I’m afraid that if I were to start adding tags based on content that I would end up being overwhelmed with tags, and there is no system in place to create hierarchies of tags. I rely on the ability to search contents which Finder does fairly well and DevonThink (which I also have) does excellently.


I’m all tags and folders all the time. To make sure that my tagging is consistent across all my apps, I’ve documented them in a spreadsheet.

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The initial impetus behind the Documents folder (inspired by Windows) and implemented first by Microsoft’s applications) was that users only had to look in one place for any file. Some applications even created dedicated sub-folders in Documents on installation.

I remember one company for whom I built installers spending huge amounts of time trying to decide whether to automatically create a sub-folder in Documents, or not. We went with Not.

The assumption, based on my ancient memories from the 90s and late 80s, was that users would rely on Search, which would be exceedingly rapid, and that indexes made by the System would also make search both rapid and precise.

Spotlight while useful, has never met those initial assertions.

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And then when applications like Act! start hardcoding the Documents folder for the location of their database that causes problems. Microsoft now decides to forcibly include the Documents folder in OneDrive. When you sync any database folder to the cloud, the database corrupts. I’ve had to create another Documents folder in the user’s folder before OneDrive has synced to fix that.

Other programs shouldn’t use the Documents folder for their user program data. There is %localAppData% and %AppData% on Windows and ~Library/Application Support on macOS for that.


I don’t think it’s age related, more based on your thought process.

The biggest ding against file systems is that (without duplication, and what kind of animal wouldn’t have a single Source of truth) is that you can only put a file in one folder.

Tags or labels allow you to apply multiple contexts to a file e.g. March, 2024, Energy, Bill, £200+

To be honest with search improving by the year, for work I’ve given up (for example) using multiple folders in email, once an email is completed, it goes in the @Completed folder from where, once a month, it gets “archived” by year.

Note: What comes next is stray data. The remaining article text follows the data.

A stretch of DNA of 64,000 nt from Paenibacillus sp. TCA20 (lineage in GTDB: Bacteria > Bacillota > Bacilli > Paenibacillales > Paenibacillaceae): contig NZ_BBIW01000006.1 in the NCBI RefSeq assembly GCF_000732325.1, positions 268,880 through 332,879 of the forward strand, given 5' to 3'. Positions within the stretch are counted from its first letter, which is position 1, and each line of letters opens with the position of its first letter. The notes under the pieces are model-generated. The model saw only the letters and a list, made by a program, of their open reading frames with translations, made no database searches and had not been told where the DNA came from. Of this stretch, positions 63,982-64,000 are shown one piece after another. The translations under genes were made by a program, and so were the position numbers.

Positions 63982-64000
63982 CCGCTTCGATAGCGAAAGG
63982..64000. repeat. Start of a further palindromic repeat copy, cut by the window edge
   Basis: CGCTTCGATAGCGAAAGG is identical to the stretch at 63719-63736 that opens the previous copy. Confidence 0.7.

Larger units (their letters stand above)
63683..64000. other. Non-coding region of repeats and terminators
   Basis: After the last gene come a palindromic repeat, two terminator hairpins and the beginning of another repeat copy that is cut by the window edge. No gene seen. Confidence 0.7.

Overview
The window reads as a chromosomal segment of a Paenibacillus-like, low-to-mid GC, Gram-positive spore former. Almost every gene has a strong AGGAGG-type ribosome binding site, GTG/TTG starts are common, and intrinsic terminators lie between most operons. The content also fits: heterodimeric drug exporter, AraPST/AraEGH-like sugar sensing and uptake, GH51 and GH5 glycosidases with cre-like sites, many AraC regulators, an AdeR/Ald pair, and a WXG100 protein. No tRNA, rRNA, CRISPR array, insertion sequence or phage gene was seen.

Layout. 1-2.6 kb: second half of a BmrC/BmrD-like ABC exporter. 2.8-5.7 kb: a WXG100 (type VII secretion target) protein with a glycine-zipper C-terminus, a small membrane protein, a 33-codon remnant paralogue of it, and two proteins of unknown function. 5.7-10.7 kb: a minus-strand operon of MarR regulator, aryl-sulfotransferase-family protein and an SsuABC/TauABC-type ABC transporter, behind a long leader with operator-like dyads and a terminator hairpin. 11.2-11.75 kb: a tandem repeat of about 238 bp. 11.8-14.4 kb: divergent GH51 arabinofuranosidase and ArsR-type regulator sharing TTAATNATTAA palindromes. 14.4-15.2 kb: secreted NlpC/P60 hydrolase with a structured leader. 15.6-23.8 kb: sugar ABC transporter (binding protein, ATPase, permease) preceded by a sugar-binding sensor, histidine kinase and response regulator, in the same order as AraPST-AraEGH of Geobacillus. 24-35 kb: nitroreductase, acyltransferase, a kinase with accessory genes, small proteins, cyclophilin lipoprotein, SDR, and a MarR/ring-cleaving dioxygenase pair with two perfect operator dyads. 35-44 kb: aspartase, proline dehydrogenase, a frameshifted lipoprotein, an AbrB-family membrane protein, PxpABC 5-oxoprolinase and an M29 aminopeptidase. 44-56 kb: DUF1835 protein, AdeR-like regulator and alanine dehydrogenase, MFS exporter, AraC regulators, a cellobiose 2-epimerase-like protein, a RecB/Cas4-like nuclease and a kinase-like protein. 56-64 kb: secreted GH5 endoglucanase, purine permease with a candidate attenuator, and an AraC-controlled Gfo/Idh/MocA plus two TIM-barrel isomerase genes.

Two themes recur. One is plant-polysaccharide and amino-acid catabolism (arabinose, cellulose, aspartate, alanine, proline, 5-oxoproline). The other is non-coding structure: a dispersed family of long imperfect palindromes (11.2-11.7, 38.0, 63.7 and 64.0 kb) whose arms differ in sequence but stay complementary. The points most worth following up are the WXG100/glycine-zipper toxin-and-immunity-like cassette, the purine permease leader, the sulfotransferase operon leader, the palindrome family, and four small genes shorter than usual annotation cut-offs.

If I want to look for anything I’ll search for it by who sent it, a subject line or even by month.

Files are saved by project (in a GTD context of a project) and archived by year. Search again allows me to find what I need.

They “allow to apply” but also “force you to apply”, otherwise the system falls down. Tagging optimizes retrieval by making classification more difficult by adding the complexity of managing, curating and enforcing a taxonomy of tags. That’s not to say I don’t find tags useful (I do!)

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I use tags in Obsidian for process terms and overall Areas of Focus in the GTD sense. Obsidian does support hierarchical tags so that really helps. I’ve never used tags in the finder at all.

The one place that I use a lot of tags is in my Lightroom database. I use tags for process, subjects and other large groups and it makes it a lot easier to find a set of pictures when I am looking for stuff.

If I have to resport to search I know I am in trouble. I depend on a logical folder naming scheme for finder files. Even my Obsidian system has a lot of folders and documents are placed in them as the primary way of accessing them.

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I do the same thing. Using folders makes it a lot easier to find and use your Obsidian files in other apps, which is the whole point of the “files before apps” philosophy.

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I recently discovered that you can’t share your Documents folder over your LAN if you are signed in to iCloud. This is the case even if you don’t keep your Documents folder in the cloud. (Same applies for Desktop) What the heck is that about? I’ve strongly considered adding a “Docs” folder and moving everything in Documents into that.

Oh, and I find Spotlight, especially when invoked from Finder, to be really good. Back in my Windows days (which finally ended when I retired 8 years ago) Windows search was so awful that I used a third-party search program, and I eventually even brought in a Mac mini from home, kept all my documents on it, because it was so much better at searching.

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If you can keep things logically organized over decades, more power to you! I can’t. My Archive folder on my server has 526,000 documents in it, some date back to the 1980’s. There are 32,000 documents in Documents.